Companies are swarming to social networking sites, including Facebook and Twitter, hoping to boost their brands, connect with customers and even find new employees.
But they're also struggling to rein in potential problems.
Employers cringe at the thought of employees revealing proprietary information, hackers making mischief or a roomful of workers busy reconnecting with old high school friends on Facebook instead of doing their jobs.
The ubiquity of social networking -- 77 percent of workers have a Facebook account, for example, and 61 percent of those access Facebook on the job, according to Boston-based Nucleus Research -- complicates matters.
"Everyone's on Facebook, even grandmothers," said Amelya Stevenson, president of human resources consultancy e-VentExe.
Companies don't want to limit their activity, but they have to arm themselves.
It depends on the culture and if they trust their employees."
Nucleus Research last July estimated that on-the-job use of Facebook alone costs companies 1.5 percent of total employee productivity.
Policies on employee use of social networks are all over the map, from total bans on Internal access to no policy at all.
A 2009 survey by the Minneapolis-based Society of Corporate Compliance and Ethics found that just one in three businesses have a general policy for employee online activity including use of social networks.
The survey -- titled "Facebook, Twitter, LinkedIn and Compliance: What are Companies Doing?" -- also found that half have no policy for employee online activity outside work, and just 10 percent have a specific policy addressing social networking sites.
"So much of the Internet seems to come out of nowhere," said society vice president Adam Turteltaub. "The pace of change is such that technology continues emerging and taking on a life of its own that we can't control."
Roy Snell, the society's CEO, said employers should have a clear policy in place and supervisors to enforce it while encouraging their employees to use social media to network with their industry peers.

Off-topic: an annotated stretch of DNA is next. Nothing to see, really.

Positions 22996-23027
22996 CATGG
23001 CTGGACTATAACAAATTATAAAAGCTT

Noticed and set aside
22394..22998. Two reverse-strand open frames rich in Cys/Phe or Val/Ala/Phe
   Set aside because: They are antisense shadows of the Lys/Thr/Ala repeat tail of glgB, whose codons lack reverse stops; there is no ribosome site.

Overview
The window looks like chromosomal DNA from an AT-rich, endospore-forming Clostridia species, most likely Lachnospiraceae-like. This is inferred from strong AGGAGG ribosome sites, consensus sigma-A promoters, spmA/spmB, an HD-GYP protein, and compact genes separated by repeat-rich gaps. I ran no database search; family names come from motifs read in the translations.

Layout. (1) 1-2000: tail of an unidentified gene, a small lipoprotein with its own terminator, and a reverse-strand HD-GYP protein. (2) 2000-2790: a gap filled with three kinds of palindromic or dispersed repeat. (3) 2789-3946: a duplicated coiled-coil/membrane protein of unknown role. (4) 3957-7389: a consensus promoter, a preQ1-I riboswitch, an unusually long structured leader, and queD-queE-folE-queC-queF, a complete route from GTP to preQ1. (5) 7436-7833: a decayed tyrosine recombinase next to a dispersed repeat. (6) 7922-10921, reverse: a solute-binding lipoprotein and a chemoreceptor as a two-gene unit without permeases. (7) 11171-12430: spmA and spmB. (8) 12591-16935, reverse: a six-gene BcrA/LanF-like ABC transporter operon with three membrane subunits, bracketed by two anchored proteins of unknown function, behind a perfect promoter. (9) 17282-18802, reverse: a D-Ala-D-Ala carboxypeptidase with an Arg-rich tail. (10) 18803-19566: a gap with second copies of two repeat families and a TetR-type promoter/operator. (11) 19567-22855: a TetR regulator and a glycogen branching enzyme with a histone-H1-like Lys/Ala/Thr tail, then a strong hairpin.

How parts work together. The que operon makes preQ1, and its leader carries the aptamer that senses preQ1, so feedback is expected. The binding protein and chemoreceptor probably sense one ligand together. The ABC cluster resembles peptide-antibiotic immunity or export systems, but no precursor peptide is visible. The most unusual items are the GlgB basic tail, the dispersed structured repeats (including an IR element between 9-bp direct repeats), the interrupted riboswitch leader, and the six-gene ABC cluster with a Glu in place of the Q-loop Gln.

There's no doubt that many companies and government agencies are finding ways to use social media sites as an effective information gateway.
Nearly 70 percent of small business marketers are employing social media, according to e-mail marketing firm AWeber Communications.
And social networks have become the go-to recruiting tool for employers who are hiring, said Jobvite Inc. in its 2010 Social Recruiting Survey, with 83 percent using or planning to use the sites for recruiting.
At Verizon Wireless employees routinely use Facebook and Twitter in an official capacity to connect with customers, but access to those same sites and nearly everything else online is blocked to employees internally.
"The majority of networks are locked down to the essentials you need to do your job," said Heidi Flato, a Verizon spokeswoman.
"Most (employers) are playing catch-up on this," said Alden Parker, an employment attorney at Sacramento law firm Balsam Parker. "You have to make sure that you're not losing employee hours to these time-sucking activities."
But potential problems go beyond simple time wasting.
Disgruntled employees, dissatisfied customers and malicious hackers can seriously damage a company's image.
A 2009 survey by Internet security firm Proofpoint found that 45 percent of U.S. businesses were "highly concerned" about employees leaking information via posts on social network sites; 41 percent were similarly concerned about leaks posted on Twitter and other short-message sites.
One in three companies said they had investigated leaks related to social media postings, Proofpoint reported.
"There's proprietary information, but there's also the suggestion of disloyalty, something that doesn't portray the company in a positive light," said Parker.
"Good will is the last surviving value at a company."
With so many ways for customers to interact and comment online, protecting and managing a company's brand and reputation can be a full-time job, said Dave Marcus, director of security and research at Internet security company McAfee Labs.
"Bad guys are clever and tools are automated," Marcus said.
"This is a Web 2.0 world. You don't want to give up control of your brand."